The exchangeable value of all commodities rises as the difficulties of their production increase.
~ David Ricardo
Crude Oil as the Next Commodity Supply Shock?
A friend who manages a a good deal of trade of agricultural commodities recently spoke to me about how the increase in domestic oil production has complicated movement of agricultural commodities In particular, he talked about how the boom in oil drilling in North Dakota has made it hard to procure trucks. Trucks are used into North Dakota to haul sand to oil rigs for use in hydraulic fracking and used to haul the oil out of North Dakota toward refineries. One large oilseed processing plant in western North Dakota has had to operate at less than full capacity because it can’t get the trucks and rail cars it needs to operate.
Is oil the next commodity set to experience a supply shock? Natural gas is already there (see past post), with futures now trading at about $2.00/btu as opposed to $10/btu a few years ago. Shale technologies may not result in a comparable drop in crude oil prices, but these new technologies can still compete even if crude oil dipped below $50/barrel. Long term, if the technology continues to progress and can compete with Middle Eastern oil, the world could look different in many ways.
The Bakken Formation, spanning western North Dakota, eastern Montana and into Canada, is thought to be the largest oil deposit in the lower 48 states. It covers 15,000 square miles and holds more than 4 billion barrels of oil. New technologies involving hydraulic fracking and horizontal drilling have made it possible to extract oil from rock as thick as concrete.
Other areas will also become more intensive oil producers. There is much activity currently in Kansas, for example (see Kansas Prepares for Gold-Rush Style Oil Boom)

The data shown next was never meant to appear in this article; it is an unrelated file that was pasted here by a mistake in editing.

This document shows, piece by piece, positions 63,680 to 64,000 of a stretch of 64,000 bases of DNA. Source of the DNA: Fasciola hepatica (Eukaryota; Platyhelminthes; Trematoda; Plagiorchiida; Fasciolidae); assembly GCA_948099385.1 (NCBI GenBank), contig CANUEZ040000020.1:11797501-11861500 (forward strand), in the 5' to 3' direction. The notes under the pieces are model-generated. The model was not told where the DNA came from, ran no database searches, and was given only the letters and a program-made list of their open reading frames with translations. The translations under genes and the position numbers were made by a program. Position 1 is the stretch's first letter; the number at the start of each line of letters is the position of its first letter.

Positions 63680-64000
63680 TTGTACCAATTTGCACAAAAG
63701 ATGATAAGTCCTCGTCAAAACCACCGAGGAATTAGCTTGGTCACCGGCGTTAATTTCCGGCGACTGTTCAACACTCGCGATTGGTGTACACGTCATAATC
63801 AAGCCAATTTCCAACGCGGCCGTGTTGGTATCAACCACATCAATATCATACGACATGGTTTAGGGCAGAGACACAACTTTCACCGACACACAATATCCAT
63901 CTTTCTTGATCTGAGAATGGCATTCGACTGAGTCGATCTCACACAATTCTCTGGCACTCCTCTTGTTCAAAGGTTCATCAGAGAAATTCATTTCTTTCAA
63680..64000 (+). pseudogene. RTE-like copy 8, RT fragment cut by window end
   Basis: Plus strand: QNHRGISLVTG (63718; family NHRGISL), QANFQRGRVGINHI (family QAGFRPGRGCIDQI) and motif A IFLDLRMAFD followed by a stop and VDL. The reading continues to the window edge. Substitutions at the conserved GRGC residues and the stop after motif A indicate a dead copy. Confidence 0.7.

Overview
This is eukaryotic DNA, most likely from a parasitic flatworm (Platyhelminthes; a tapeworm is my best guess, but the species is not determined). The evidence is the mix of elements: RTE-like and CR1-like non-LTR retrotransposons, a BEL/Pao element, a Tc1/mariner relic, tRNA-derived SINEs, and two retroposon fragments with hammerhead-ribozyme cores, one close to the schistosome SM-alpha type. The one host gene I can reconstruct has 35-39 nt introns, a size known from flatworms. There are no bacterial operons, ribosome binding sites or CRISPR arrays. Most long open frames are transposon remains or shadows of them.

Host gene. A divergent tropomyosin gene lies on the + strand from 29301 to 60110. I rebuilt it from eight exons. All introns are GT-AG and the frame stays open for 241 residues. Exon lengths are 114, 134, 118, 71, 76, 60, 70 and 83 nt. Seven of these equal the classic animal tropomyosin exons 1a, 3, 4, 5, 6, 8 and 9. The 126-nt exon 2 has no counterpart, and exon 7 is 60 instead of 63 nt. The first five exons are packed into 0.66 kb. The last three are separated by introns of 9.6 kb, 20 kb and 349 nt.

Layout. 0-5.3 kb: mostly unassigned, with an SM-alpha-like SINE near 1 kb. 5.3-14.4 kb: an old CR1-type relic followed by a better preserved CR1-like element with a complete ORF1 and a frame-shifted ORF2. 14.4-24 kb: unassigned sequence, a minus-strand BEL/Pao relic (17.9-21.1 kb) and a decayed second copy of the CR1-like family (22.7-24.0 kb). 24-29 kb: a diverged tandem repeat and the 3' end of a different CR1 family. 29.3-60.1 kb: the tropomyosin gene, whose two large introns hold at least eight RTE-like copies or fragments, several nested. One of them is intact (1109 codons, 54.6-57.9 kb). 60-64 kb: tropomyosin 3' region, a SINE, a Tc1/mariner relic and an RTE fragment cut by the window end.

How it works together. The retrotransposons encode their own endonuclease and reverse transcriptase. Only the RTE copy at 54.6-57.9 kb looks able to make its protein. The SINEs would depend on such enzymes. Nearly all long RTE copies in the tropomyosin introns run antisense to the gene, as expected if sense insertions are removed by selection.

The U.S. won’t be alone in tapping new oil supplies. China, currently another major oil importer, has the world’s second-largest store of shale oil. Countries on every continent have shale oil, making oil a ubiquitous commodity that gives every region of the world the wherewithal, at least theoretically, to be energy self-sufficient.
Search the phrase ‘peak oil’ and you’ll find any number of past and recent articles on the sure eventuality of the world running out of oil. Prices may not reflect it right now, but contrary to peak oil ideas, it seems that new technology may leave the world awash in crude oil. For all the bashing fossil fuels take in the media as a non-renewable resource, it seems that they remain throughout history a fuel source with continually replenishing supplies.
So what? Does this matter to agriculture? Certainly it does, as agriculture is an energy-intensive industry up and down the value chain.
At an micro level, changes in energy prices can drive changes in costs and technology. For example, diesel irrigation engines in parts of Nebraska (and likely other places as well) are being replaced this spring with natural gas powered engines because per hour fuel costs will drop from about $12 to under $4. A center pivot in Nebraska will, on average, put on 600 to 800 hours run time each summer. The reduction in variable fuel costs by switching from diesel to natural gas reduces expenses by about $42 per acre or 20 cents per bushel.
At a macro level, changes in crude oil prices will have a significant impact as well. For instance, the economics of ethanol production are liable to be impacted if crude oil prices fall. Given that more than 5 billion bushels of corn are forecast to be used for ethanol production from the 2012 U.S. crop, almost 40 percent of production, there are significant implications if ethanol production is impacted by lower crude oil prices. Corn prices are linked to ethanol prices which are linked to crude oil prices.
It may be unwise to proffer a bearish outlook for crude oil and other commodity prices at a time of a weak dollar and the continuation of low interest rate, easy money policies by the U.S. Federal Government. Commodities are denominated in dollars, and insofar as the dollar remains weak, commodity prices will remain high. As the current market for natural gas depicts, however, supply shocks are eventually reflected in prices, even in dramatic ways.
Natural Gas Prices 2007 to 2012